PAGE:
Keep Things Simple, Small, Fast.

The design that we've launched with has been a good starting block and I'm grateful for the work that was put into it!

But it wasn't designed or constructed in a way that allowed for more immediate and larger use. This is as it should be because keeping things light and simple is the best way to build a product!

A good example of this is our latest functional addition: A delete button for each post:

It feels odd not having it in the beginning but when you're attempting to build a product — especially in the early-stage — you don't want to over-engineer anything, if you can help it.

Why? Because, speed.

You can often time get to a working, profitable product — called an mvp — without many of the features that most folks would consider "tablestakes" or "necessary" for commercial success. Not true at all!

Naturally, adding a delete button makes perfect sense and so we built it — we already had the edit button:

But, we did it in the right order; meaning, we didn't build it until the community and users asked for it to the point where it became a priority!

You see, community-driven design (like a CommSaaS) doesn't need to be complicated! Practically-speaking, it's just listening to your members — as you build — responding to them transparently.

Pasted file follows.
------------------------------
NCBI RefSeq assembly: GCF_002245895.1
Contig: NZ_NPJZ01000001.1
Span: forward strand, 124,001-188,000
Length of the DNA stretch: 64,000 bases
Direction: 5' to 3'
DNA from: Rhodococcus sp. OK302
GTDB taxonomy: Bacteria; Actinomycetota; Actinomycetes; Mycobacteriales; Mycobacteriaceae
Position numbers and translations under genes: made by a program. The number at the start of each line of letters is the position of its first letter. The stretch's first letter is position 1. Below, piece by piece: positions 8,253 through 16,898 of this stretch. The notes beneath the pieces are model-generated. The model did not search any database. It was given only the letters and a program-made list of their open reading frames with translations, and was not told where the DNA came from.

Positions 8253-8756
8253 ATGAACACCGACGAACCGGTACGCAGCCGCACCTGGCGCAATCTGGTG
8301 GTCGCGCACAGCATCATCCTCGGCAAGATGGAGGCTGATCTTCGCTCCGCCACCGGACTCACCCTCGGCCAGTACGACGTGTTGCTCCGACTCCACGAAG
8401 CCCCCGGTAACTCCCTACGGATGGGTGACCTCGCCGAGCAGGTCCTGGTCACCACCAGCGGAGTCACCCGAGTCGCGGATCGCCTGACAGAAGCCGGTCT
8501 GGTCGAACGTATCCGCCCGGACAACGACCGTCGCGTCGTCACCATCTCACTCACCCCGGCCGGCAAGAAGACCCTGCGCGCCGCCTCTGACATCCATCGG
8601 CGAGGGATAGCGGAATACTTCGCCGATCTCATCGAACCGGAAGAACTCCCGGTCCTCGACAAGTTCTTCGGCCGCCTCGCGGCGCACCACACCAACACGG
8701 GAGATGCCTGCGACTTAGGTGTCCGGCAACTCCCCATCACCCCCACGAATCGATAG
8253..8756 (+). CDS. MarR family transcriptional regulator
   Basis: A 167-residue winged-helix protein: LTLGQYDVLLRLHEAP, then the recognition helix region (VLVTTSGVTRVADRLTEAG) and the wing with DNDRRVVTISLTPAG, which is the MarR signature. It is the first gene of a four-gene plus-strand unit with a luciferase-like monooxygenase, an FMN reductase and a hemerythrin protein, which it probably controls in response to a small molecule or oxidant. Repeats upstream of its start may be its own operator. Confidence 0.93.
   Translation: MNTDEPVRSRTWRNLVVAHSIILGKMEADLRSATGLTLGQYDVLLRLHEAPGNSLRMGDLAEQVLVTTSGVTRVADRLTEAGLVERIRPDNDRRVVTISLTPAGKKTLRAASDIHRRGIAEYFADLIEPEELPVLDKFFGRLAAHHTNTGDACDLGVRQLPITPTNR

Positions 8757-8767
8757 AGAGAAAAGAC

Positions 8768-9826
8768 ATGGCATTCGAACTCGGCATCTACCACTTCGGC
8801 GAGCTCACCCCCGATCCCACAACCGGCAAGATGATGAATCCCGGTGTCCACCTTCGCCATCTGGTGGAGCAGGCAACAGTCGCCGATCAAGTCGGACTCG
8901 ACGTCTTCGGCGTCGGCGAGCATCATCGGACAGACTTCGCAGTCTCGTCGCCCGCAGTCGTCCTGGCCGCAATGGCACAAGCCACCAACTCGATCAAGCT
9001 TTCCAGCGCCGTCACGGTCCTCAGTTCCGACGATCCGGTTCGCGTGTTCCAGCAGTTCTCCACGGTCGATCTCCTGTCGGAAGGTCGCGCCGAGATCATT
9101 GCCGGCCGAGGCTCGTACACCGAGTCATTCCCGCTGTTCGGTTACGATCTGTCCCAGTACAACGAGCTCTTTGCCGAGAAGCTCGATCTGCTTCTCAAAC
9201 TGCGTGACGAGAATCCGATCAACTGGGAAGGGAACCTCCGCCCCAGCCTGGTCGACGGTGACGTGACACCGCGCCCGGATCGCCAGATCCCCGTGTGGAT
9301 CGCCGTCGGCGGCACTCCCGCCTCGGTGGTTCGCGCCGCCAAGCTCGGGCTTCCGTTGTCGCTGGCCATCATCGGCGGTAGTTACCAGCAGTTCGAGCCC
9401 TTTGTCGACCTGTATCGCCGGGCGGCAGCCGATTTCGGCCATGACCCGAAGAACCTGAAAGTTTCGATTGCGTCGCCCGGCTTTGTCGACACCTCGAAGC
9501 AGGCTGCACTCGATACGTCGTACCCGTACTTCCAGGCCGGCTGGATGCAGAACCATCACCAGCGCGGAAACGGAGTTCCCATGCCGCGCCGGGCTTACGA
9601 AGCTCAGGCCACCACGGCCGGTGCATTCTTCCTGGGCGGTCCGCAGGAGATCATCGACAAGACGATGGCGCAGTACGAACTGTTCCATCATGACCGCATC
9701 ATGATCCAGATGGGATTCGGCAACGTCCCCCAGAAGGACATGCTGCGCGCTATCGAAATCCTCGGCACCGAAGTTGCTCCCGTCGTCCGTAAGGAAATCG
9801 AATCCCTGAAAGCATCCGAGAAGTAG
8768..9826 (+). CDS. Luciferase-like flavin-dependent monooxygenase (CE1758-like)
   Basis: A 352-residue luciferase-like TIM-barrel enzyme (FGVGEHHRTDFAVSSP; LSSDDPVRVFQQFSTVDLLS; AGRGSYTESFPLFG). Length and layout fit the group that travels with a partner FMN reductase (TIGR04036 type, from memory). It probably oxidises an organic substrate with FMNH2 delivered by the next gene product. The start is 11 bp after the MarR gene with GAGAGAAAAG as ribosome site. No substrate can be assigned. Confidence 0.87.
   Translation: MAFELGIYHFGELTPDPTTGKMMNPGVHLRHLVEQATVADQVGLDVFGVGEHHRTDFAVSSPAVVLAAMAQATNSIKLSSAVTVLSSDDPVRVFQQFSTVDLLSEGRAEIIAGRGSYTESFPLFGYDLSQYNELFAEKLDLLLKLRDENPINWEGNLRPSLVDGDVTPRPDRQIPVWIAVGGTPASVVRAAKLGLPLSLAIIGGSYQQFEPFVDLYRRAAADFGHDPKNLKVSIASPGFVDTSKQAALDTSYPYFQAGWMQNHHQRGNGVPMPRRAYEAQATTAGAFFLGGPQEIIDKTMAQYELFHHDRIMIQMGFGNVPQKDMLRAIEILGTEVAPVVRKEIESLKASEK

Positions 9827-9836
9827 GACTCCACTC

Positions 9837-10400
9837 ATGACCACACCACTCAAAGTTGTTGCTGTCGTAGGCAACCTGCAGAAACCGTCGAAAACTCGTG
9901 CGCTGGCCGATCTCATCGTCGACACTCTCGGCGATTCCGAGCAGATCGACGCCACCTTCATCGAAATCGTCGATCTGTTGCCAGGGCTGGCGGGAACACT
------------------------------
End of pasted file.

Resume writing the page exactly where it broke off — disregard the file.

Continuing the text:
And when you do this you are rewarded immensely with a better product and a happier user.

The delete and edit buttons are two easy and small examples of this approach and product design philosophy. But it happens at the "macro" level as well.

For instance, we've begun iterating on our core design, taking a "static-yet-usable" design into a more dynamic-one. More specifically, our existing YAPP design doesn't work well on a mobile device — horribly so.

Just on desktop first:

Here's the devastation:

Yup, that's not going to work at all. Here's our next iteration that's currently in-development:

It looks pretty on desktop above and gracefully "folds" on smaller screens and viewports auto-magically:

And, now with more community members and more demands on the platform itself, it was time to get this right for more frequent use.

Building in a community-centric way sometimes feels as if you have to compromise "quality" for speed but that would be a poor conclusion as nothing is permanent in the early stages of a new product's life! In the words of Michael Seibel:

If you think your mvp is special then you'll think it has to be perfect; if you think it has to be perfect you spend a lot of time messing with it (and not launching).

But, if you think of your mvp as "shitty" you'll behave very differently with your earlier versions.

Here, at YEN, we try to take that advice to the extreme by choosing very discretely the things that we'll spend time investing time building; less is truly more and extremely practical when you have limited resources.

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